But what do I do with AIZ and FLN ? I will continue to hold in this portfolio, even though they are down heavily. They may recover slowly over time if my original thoughts on buying them were good enough.

I haven't mastered the illusive art (or the science) of finding those smaller companies with sufficient consistency to make it worthwhile investing in. Yes, I have had the odd luck with a multi-bagger on an undervalued stock, but that's the problem, it was based mostly on luck than the time spent looking at the company fundamentals. There are a few ASF members that I know of who has some success in this area such as @galumay and @Value Collector but it's a tough gig.

I will continue to privately learn at my own pace and if I build up sufficient consistency, I may bring little gems into this portfolio again one day...

So, for the time being it will be just blue chips and dividend paying big caps that will be bought in this portfolio going forward.
I don’t generally look to invest in blue-chip shares as there are a lot of very smart very well-resourced people out there analysing these companies and I’m not about to outsmart, outthink, or outwork these people on a day-to-day basis. My blue-chip investments tend to be made only every few years and held for 7-15 years. I spend much more time on small caps which I roughly buy on a monthly basis and hold for 2-4 years. I don't really care about diversity. If I have strong feelings about a share - then I'll put a high % into that share.

I’m not a trader, I will play in and out of small caps which I think have big price fluctuations and are undervalued – they have to be companies where I’m also happy to hold long-term in case I get stuck with shares if the price drops due to what I think is an irrational market. I've stopped doing this in the last two years because I can't be f-ed to spend days on the taxes for all my trades and I'm too stuck-up to pay a professional.

I don't think there are "sufficient consistency" small guys out there - which makes it prime for good investments. Sticking with the Buffet theme, I have a pseudo cigar butt investment philosophy. I tend to keep it textbook and analyse the cashflow statements and balance sheets of small caps looking for what I think is a financially healthy company trading at a low multiple relative to peers and relative to historical trends which has run into difficulties lately (lawsuits, dropping out of an index, missing/withdrawing guidance, cancelling dividends, write-downs, big capex program) or just a small cap with good growth that has not been picked up by others. More specifically I look for operating cashflows which are high enough to cover investments and debt servicing and leave enough in the kitty to fund current or future dividends. If it’s not – then I look at the tangible assets on the books and see if I think the assets can be sold off for more $$$ then they are generating in cashflow, or in extreme examples for more $$$ than the company is worth. I then work out what I think the value/share price of the company should be. These don't come across my eye very often, 1-5 a year at best.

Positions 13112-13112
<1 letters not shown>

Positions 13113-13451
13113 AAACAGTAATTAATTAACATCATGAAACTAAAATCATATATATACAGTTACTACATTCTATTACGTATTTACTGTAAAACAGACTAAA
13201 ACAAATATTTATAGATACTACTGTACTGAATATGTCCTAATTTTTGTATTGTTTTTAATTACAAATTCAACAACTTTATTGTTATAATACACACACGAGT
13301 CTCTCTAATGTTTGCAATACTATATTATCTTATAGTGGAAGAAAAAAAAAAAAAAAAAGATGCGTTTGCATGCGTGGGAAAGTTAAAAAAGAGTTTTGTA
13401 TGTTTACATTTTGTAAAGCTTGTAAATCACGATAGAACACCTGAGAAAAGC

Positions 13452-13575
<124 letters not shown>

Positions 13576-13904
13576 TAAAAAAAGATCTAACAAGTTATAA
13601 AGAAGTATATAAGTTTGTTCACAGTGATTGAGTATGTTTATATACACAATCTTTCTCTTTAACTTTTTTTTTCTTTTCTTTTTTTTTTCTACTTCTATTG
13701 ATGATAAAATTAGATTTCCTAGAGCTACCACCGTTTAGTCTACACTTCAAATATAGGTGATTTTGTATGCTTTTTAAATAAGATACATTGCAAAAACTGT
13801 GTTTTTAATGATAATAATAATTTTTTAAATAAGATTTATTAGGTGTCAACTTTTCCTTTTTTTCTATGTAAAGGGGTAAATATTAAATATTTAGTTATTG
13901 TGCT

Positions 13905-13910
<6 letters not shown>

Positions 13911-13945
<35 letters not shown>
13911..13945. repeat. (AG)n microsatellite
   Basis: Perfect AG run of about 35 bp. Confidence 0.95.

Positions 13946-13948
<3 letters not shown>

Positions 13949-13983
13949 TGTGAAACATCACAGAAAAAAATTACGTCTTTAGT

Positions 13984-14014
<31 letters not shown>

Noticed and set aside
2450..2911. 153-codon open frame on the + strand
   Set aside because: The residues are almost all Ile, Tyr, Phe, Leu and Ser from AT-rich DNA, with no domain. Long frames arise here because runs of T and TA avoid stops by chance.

I give some consideration to macro trends but again, I don’t try to outsmart a billion others. Have we had a few bad years of crops? If yes, I’m more likely to buy those wheat agricultural shares as there should be a good year around the corner. Given current inflation levels I am less likely to buy those premium European washing machine shares as no one has the money to go buy fancy appliances right now. A railway company has had low capital investments the past few years, I might stay away from those shares as I know railways have the potential for heavy capital investments every so often.

My side investments are junior miners/explorers... But that’s Ouija board stuff.

As far are your Freelancer… Looked at them maybe 5 years ago. Just looked again. I can’t really see since 2017 what they’ve managed to achieve. Revenue increases look on par with inflation and operational cashflows which have really just been enough to tread water, cash has gone down and I can’t see any dividends paid. Certainly not interesting me – but never know – facebook might knock on their door and buy the domain for a billion dollars.
In my long term experience, if you dont need the tax benefits of selling these losers then dont, i have had quiet a few stocks come back from the dead or near death, im genuinely surprised at how often it has happened, CHN Chalice i sold out in like 2014 or so for the tax loss at 20c or so, was 9 bucks something just last year, just recently (2years ago) i sold NHC New hope for the tax loss at about 1.20 now its 5.50.

Quite often the best thing to do is nothing.
Thinking the same thing I rode VEC and DML all the way to death in the past few years... :roflmao:....:cry:

I try not to get sentimental about what I paid for a share. Much easier now than 20 years ago. If a month or year or 10 years down the road I believe the investment is overvalued, I'll still sell even at a loss and move on.
 

Knobby22

Mmmmmm 2nd breakfast
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In my long term experience, if you dont need the tax benefits of selling these losers then dont, i have had quiet a few stocks come back from the dead or near death, im genuinely surprised at how often it has happened, CHN Chalice i sold out in like 2014 or so for the tax loss at 20c or so, was 9 bucks something just last year, just recently (2years ago) i sold NHC New hope for the tax loss at about 1.20 now its 5.50.

Quite often the best thing to do is nothing.
I knew a guy who specialised in buying companies near death. He would probably lose his dough about 1/3 of the time but his wins were massive.
 
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Great discussion guys, I think the markets are going to present us with opportunities with buying quality companies at lower prices for the long term. I will be looking for opportunities as well as to add to BHP if it drops quite a bit.

I value all the input from fellow ASF members, but I will keep small caps in the other portfolio for now. As I said, if I can improve my process of finding small caps that I am happy to hold long term, I will post in the future. All are welcome to discuss their favourite small cap growth stocks and value stocks on this thread, that's how we can all learn.